Devil Love: Broken Things Review

I’m going to talk about how much I enjoyed Devil Love’s full-length debut, Broken Things, a blues-influenced album of 90s rock and roll. But first, a quick dive into the nature of enjoyment in our current COVID world.

If you watch old prison movies, you’ve seen prisoners wake up in their cells and mark a tally on their wall, allowing them to track how long they’ve been incarcerated, and how long until they’re released. Many of us have done something similar during the pandemic, using Netflix originals to mark the passage of time. Tiger King was early pandemic and now we’ve transitioned into Pretend It’s a City, which is essentially director Martin Scorsese laughing while famously blocked writer Fran Lebowitz complains about a New York City that no longer exists while walking around a New York City that no longer exists.

The show has created a few viral moments, perhaps an indication of how starved we are for new stimuli not related to politics or viruses. One of the more famous snippets is when Lebowitz monologues on guilty pleasures:

“I have no guilty pleasures, because pleasure never makes me feel guilty. I think it’s unbelievable that there’s such a phrase as guilty pleasure. In other words—like, unless your pleasure is killing people! My pleasures are absolutely benign, by which I mean: No one dies. No one is molested…No, I don’t feel guilty for having pleasure! We live in a world where people don’t feel guilty for killing people, they don’t feel guilty for, like, putting babies in cages at the border. They don’t feel guilty for this, but I should feel guilty for—what? For having two bowls of spaghetti? For reading a mystery?”

It’s an important idea because there often is this pressure to make a case for why we think something is good, like a compelling enough argument will result in a gavel bang and a judge declaring, “Correct! This is cool,” instead of our recursively enjoying the work because it brings us enjoyment.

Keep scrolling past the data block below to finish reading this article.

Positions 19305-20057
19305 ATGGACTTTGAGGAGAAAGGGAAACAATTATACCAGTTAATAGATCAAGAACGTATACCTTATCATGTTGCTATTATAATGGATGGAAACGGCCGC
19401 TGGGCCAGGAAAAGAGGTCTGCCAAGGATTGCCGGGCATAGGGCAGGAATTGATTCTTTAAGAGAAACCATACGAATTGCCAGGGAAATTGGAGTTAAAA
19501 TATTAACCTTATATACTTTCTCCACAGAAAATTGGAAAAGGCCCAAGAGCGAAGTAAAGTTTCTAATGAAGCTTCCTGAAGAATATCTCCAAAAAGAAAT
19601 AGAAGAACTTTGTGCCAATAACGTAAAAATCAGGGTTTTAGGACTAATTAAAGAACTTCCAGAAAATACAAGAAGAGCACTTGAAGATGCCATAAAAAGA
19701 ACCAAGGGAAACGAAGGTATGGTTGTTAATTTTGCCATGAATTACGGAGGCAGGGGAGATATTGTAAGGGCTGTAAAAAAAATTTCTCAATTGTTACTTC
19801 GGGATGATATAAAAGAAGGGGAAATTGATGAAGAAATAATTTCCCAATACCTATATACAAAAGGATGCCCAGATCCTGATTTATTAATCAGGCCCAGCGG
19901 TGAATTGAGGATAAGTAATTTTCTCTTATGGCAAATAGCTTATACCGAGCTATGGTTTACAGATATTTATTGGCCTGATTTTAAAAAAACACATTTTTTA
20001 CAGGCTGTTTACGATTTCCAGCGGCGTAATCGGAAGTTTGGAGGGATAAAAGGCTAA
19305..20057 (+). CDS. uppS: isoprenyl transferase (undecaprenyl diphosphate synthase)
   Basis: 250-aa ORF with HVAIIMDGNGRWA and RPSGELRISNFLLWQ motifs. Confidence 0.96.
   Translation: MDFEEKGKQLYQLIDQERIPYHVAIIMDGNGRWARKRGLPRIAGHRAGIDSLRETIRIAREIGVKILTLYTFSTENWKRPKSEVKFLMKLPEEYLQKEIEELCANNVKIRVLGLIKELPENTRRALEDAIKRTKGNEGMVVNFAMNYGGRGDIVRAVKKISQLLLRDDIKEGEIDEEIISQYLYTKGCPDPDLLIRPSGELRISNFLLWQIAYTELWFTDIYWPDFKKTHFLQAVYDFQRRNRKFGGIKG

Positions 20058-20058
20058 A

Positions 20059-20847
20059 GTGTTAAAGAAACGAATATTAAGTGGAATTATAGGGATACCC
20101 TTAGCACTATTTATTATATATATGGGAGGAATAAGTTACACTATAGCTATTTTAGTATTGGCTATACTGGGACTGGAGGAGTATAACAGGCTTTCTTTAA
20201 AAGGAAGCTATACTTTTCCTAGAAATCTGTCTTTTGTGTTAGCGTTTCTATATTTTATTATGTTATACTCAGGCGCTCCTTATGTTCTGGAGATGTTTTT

Which brings us back to Devil Love’s Broken Things, which grabbed me just about the second I put it on. It’s sad vocals, mid-tempo grooves, and melodic guitar with a hint of rip, wrapped in an extra-crunchy shell of distortion. The songs are all solid and the album brings me back to the 90s, when you heard this type of band on the radio. The fact that Broken Things borrows from grunge and classic rock, as well as blues rock, made me feel guilty, like something familiar and comforting is less artistically valid than something cryptic and abrasive.

Lebowitz gave me the courage to bang my own gavel and decree this a fun album. “Gold Currency” starts with bluesy guitar (from Ken Rothman), with singer/guitarist Peter Buzzelle crooning sadly over an easy groove. “Soul Clinic Bible School (redux)” uses an insistent beat, plodding in a wonderful way, background vocals keeping things from getting too dark. And “Carelessly Comfort” is Stones-esque country rock, a scratchy guitar tone making sure the tune doesn’t read as too Western. And some subtle piano gives the song a refined finish.

Broken Things sounds like music many of us used to like, and still do, which is what makes the album such a great listen. The band doesn’t steal from anyone, but rather perfectly captures the energy of 90s alt-rock, from the noisy guitars to the indifferent vocals. It picks up a strand that mainstream rock dropped because that sound wasn’t considered trendy anymore, but not because the music wasn’t great. Because it was. And thanks to Devil Love, it still is.

The Review: 8.5/10

Can’t Miss Tracks

– Gold Currency
– Better Better
– Carelessly Comfort
– Soul Clinic Bible School (redux)

The Big Hit

– Soul Clinic Bible School (redux)

Steven Ovadia

Steven Ovadia interviews blues artists about their songwriting process for Working Mojo.

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